A recent discussion reminded me that for most of my life I’ve had occasional issues with rules. Though far from perfect at home, I was well-behaved at school. Still, there were times when I questioned “the law” laid down by a teacher or principal. I never saw reason for a classmate to be left sobbing over minor infractions such as having no pencil or forgetting homework. As it happened, my propensity to minimize these missteps almost cost me my place at high school graduation.

Weeks beforehand, our principal strolled through the cafeteria. When she stopped to chat with us outgoing seniors, she remarked that we’d likely soon hang black bunting over our lockers since we’d be vacating them. Afterward, a classmate noted that our principal had made a valid point. We needed to properly mourn our departure. One week later, we celebrated a mock funeral which included a solemn procession into the cafeteria behind a cardboard casket which bore a dummy dressed in a school uniform. The two hundred students assigned to our lunch period participated by streaming past the coffin to pay their respects. Though the entire event resembled an actual visitation with silence and feigned mourning, our principal wasn’t amused. She demanded the organizers’ names and mumbled something about their absence from graduation.

Because I was among the perceived culprits, I rehearsed the explanation I’d offer my mother and then sought out a trusted ally. I worked with Sister Paschal in the school bookstore and knew our respect was mutual. With great hope in Sister’s influence, I explained that our principal had inadvertently suggested this funeral. None of us meant any harm as this display was an expression of our school spirit and our genuine sadness over leaving.

Though I wasn’t privy to Sister Paschal’s intervention, I’m happy to report that our principal never addressed that funeral again. We all also happily attended graduated.

Loving God, rules are important, but not as important as people’s hearts. Help me always to remember this.

©2018 Mary Penich – All Rights Reserved

Still God’s Beloved…

You are no longer strangers and sojourners;
you are fellow citizens with the holy ones
and members of the household of God…

From Ephesians 2:19

One of my favorite experiences in Israel was being amidst the hustle and bustle of people in the streets of Jerusalem. It was there that I tasted the urgency of Jesus’ contemporaries. Life was tough in Jesus’ day. The Jewish people lived under Roman rule which had little appreciation for the plight of the poor. The people also suffered under the temple hierarchy who valued The Law more than the people for whom The Law had been given. Jesus himself endured the Pharisees’ criticism because they couldn’t see past their infatuation with rules and control. It was Jesus’ failure to adhere to ritual cleanliness and his association with outcasts which infuriated these adversaries most.

The good news is that Jesus ignored the criticism and made room for whoever desired his company. He associated with perceived sinners of every sort. He touched lepers and the blind. He even saved a woman caught in adultery. He would have done the same for the man involved had he been threatened with stoning as well.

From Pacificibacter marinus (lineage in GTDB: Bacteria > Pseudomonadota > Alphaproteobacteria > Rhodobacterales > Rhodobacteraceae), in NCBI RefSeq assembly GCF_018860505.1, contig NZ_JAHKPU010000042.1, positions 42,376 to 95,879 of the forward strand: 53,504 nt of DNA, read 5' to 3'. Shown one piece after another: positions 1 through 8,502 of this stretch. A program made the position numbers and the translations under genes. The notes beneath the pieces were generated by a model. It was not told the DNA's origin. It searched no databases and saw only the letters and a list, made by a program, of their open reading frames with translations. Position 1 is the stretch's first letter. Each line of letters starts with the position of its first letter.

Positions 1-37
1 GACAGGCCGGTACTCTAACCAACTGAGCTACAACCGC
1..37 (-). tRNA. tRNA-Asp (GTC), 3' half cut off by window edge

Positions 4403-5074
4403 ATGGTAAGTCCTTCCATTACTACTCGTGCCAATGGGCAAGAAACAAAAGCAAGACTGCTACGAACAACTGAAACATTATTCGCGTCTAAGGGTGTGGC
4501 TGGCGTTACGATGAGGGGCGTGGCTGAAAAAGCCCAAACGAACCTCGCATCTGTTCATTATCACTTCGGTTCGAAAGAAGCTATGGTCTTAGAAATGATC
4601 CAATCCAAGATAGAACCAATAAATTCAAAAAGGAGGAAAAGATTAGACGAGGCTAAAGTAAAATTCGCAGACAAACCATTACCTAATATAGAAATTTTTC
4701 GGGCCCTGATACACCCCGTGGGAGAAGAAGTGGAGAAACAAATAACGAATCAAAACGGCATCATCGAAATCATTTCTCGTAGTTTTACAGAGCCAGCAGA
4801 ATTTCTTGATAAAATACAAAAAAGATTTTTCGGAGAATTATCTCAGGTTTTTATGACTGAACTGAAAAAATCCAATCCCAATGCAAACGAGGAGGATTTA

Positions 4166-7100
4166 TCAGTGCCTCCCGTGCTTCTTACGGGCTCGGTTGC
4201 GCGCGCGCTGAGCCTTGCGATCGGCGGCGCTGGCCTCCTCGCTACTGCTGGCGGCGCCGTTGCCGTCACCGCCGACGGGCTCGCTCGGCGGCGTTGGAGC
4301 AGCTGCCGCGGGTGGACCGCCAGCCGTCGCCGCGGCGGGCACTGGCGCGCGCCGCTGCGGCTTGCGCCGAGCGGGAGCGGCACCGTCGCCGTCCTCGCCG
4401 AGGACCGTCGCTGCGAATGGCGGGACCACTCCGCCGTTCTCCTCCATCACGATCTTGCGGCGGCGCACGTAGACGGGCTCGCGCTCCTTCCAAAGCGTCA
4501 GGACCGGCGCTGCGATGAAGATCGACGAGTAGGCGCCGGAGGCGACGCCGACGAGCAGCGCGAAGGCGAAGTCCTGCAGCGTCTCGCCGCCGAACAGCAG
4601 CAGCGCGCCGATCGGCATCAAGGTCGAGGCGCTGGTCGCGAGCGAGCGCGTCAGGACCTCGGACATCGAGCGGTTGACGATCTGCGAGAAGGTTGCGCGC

Though you and I aren’t often ostracized quite as dramatically as these, we suffer our own varieties of exclusion, loneliness and despair just the same. The good news for us is that God responds in like manner to you and me. When the rest of the world pushes us away, God embraces us. When no one lifts a finger to help, God assures us of the Divine Presence at our sides. The hustle and bustle of our human existence hasn’t changed much over the two millenniums since Jesus walked among us. God’s love for us also hasn’t changed!

Dear God, thank you!

©2018 Mary Penich – All Rights Reserved

Co-Exist

Blessed are the peacemakers,
for they shall be called children of God.

Matthew 5:9

After stopping for a quick lunch, I continued our gardening efforts. Though this was my first attempt at this task, I trimmed a row bushes which had begun to grow together. As I swept up afterward, I admit to smiling over the finished product. My husband would be happily relieved not to have to repair my handiwork! On my way to put the clippers away, I noticed sprinkles of soil next to two planters on the patio. As I swept the soil, I saw a squirrel watching me from afar. “You little stinker!” I whispered. After all, I didn’t want to scare the poor thing.

As I continued to sweep, it occurred to me that I should have scared my furry friend. He was likely the culprit who had displaced that dirt while digging around the begonias. So it was that I decided to engage that squirrel in conversation. “You know,” I said loudly enough to scare him away, “You can dig up the entire yard if you want to. Just leave the flowers alone!” Afterward, I went on to wash the bird bath. When I finally went into the house, that squirrel or his twin brother scampered up to the planters. I knocked on the patio door glass to remind him of my offer. I couldn’t help laughing as he scampered off with record speed.

My husband and I will figure out a way to keep our squirrel friends our of our planters. In the mean time, we’ll continue to welcome them into the rest of the yard because they really are fun to watch.

God of Love, help us humans to find better ways to co-exist. When we do, we’ll also be so much more fun to watch.

©2018 Mary Penich – All Rights Reserved